Character education is a priority in many schools nationwide. Congress even appropriated millions in grants for states to provide such programs, designed to promote community values in students. A museum in Pooler, Ga., outside Savannah, also took that message to heart. The Mighty Eighth Air Force Heritage Museum, which commemorates the sacrifices of U.S. airmen from World War II to today, has become a living classroom for character education. Its exhibits are real-life examples of compassion, generosity and the 25 other traits in Georgia’s character curriculum.
Compassion, for instance, is taught through the story of an injured B-17 pilot and a German flier. Instead of shooting down the damaged plane, the German flew alongside and guided it out of enemy airspace.
Generosity is taught through the story of a supply drop to starving Dutch citizens. And all this happened while one in four airmen in the Mighty Eighth was being lost in raids over Germany.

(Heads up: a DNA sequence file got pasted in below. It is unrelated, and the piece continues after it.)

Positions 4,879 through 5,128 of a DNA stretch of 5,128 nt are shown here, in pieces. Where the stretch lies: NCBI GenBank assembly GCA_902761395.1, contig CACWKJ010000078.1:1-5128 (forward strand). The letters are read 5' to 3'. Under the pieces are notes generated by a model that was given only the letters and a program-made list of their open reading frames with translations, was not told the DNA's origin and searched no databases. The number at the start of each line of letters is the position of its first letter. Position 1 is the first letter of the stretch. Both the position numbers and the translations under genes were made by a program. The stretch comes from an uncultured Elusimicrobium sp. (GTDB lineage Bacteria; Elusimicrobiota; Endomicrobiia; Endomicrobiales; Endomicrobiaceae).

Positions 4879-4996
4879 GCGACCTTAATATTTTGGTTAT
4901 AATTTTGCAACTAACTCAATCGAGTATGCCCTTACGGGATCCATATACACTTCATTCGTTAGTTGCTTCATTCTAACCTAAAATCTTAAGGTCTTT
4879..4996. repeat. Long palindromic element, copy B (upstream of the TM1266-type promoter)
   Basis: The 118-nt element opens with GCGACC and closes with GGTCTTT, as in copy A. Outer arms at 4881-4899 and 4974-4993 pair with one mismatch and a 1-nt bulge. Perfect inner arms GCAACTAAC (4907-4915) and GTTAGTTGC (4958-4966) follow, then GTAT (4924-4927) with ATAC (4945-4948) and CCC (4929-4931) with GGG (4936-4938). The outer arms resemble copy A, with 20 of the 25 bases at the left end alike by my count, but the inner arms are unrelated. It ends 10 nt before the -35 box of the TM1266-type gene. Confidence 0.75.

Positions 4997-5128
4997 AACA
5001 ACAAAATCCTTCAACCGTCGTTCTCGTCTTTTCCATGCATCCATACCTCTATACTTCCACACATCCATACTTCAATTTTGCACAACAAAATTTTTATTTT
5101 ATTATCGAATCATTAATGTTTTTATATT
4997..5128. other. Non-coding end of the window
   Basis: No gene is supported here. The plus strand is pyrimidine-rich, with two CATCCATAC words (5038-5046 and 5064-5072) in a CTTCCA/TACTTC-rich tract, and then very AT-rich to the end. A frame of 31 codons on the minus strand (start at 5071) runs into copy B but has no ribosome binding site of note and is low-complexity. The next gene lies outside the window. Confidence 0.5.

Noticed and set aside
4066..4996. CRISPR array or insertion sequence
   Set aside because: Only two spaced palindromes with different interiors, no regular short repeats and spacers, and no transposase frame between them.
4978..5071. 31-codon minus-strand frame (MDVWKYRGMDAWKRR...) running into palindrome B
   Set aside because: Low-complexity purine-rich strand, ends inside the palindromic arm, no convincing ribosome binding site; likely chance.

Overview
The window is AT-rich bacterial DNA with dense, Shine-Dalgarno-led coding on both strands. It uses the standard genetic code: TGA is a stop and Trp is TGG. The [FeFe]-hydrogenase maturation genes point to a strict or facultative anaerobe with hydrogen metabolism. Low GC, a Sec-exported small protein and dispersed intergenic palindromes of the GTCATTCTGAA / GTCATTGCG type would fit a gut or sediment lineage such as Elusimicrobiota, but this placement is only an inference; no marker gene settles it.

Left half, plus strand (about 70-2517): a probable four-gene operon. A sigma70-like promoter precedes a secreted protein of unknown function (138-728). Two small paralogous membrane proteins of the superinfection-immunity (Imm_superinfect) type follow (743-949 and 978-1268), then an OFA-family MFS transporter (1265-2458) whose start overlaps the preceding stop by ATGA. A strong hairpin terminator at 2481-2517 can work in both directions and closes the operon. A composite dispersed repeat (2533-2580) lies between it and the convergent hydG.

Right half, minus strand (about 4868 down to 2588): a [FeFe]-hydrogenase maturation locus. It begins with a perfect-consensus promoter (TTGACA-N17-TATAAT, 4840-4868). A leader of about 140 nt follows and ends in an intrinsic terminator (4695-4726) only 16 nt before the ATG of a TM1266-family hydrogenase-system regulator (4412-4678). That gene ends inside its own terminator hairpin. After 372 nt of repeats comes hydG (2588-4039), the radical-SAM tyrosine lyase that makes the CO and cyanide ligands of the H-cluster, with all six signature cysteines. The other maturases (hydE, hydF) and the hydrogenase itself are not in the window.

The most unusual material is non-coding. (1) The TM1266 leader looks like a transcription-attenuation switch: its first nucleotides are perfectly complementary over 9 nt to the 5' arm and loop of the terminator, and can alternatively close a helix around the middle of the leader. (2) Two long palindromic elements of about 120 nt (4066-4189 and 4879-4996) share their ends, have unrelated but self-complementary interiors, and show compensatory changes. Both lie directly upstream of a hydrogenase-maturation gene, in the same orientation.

“We can teach by example,” notes Vivian Rogers-Price, the museum director of education. And her museum’s accomplishments also serve as an example of character. When budget cuts forced many regional schools to cancel field trips, the Mighty Eighth found sponsors like Wal-Mart to help cover the cost of a museum visit. Now this is the only field trip some schools will have. Last year, more than 10,000 students participated in the museum’s character-education program, assisted by volunteers, mostly combat veterans.
To learn more, visit www.mightyeighth.org on the Web.